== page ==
Artichoke Fly By in Florence

Risotto in Florence


A quick stop in Florence. We arrived early in the morning and had a tight schedule for the following 36 hours. In eating terms, that’s two lunches and one dinner. Breakfast always seems to be a stand up coffee and croissant so they don’t count.We lived in Florence for a year a while back so navigation was not a problem in terms of finding the right places to hit for lunch.  The first stop was at Nerbone which is an institution in the central food markets (mercati centrale di San Lorenzo)of the city. Cheap, fast but you have to get in quick or be patient and wait for a cold, hard, metallic seat to free up.  You order cafeteria style, taking a tray from the counter to share a table with a mixture of locals who know where to get a quick, quality lunch, and curious tourists visiting the food markets for the first time.

I was hoping they’d have the carciofi ritti that they occasionally have on the menu but not today. So I’ll have to post  that recipe at a later date. The only artichokes on the menu today were in a risotto. Straight up and simple.I couldn’t get a nice photo of their risotto so made my own for this recipe.

Ingredients (serves 4)

250g /9 oz  risotto rice (arborio, carnaroli, roma, vialone nano)

4 artichokes

1 litre / 2.1 pints vegetable stock,

half a leek or 1 onion finely chopped

1 cup or 2 glasses of dry white wine

1 large handful of mint or parsley, finely chopped

2 tablespoons of grated parmiggiano

1 large knob of butter

salt & black pepper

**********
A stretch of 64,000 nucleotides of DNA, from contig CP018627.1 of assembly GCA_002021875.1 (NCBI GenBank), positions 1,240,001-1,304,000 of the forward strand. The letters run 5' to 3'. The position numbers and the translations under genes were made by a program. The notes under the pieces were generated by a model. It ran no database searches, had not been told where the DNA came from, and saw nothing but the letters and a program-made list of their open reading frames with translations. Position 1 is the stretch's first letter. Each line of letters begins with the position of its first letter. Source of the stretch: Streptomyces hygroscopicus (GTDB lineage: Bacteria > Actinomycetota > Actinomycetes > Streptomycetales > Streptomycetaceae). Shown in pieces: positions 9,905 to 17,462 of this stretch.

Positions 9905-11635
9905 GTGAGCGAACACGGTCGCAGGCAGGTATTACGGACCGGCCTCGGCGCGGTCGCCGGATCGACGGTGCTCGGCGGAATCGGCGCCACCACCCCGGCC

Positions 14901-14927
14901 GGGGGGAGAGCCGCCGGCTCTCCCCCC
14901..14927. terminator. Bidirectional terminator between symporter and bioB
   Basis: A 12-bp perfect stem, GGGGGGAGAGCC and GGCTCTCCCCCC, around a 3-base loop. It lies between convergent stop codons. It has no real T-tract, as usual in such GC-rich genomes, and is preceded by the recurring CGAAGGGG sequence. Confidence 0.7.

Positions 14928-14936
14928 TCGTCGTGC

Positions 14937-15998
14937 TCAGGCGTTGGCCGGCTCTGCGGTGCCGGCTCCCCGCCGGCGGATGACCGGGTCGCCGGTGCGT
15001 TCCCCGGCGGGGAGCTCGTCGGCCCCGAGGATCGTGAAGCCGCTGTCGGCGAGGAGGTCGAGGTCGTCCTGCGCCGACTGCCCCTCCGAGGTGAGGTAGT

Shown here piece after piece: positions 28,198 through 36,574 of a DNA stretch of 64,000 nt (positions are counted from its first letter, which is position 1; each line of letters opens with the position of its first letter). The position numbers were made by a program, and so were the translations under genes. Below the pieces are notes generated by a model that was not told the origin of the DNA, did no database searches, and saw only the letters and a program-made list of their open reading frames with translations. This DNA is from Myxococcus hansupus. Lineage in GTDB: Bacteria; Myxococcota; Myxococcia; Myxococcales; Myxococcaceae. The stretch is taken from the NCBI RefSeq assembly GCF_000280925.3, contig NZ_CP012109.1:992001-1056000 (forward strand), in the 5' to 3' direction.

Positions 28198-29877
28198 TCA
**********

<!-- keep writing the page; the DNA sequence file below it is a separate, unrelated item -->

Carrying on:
extra virgin oilive oil


Method

Now I think Italians are a little too keen on the odd stock cube or two and they always seem to find their way into a quick risotto. If you are going to use cubes, always try and find the better ones in good health food stores. If you want to stay clear of the MSG, which is in most stock cubes, and still inject some extra flavour into a risotto, keep some dried porcini mushrooms in your cupboard. Soak them for a couple of hours in a little water and add the mushroom liquor while cooking the risotto. You could also make your own bouillon by blending up your tastiest raw vegetables with salt to make a paste. This can be used straight away as you would a stock cube or frozen for later. Another simple way to make a quick stock is to keep most of your vegetable off cuts (not dirty skins) in the fridge until you have enough to simmer up  in a large pot of water for a few hours. Strain it through a some muslin or fine weave cloth and you’ll have a little more flavour to add to a risotto. Whatever you use, put it on the back burner to simmer as you will need it hot for this recipe. You could also use chicken stock for this recipe.

Prepare the artichokes by working your way into the tender centre and finely slice all but one. The one you are not slicing you can cut into quarters or larger wedges and these will be used to garnish each plate. Put all of them straight into lemon water after cutting so as they don’t blacken.

Now in this dish I add artichoke at three separate times. the first for base flavour and creaminess, the second for flavour and a firmer texture, and the third as an element for presentation.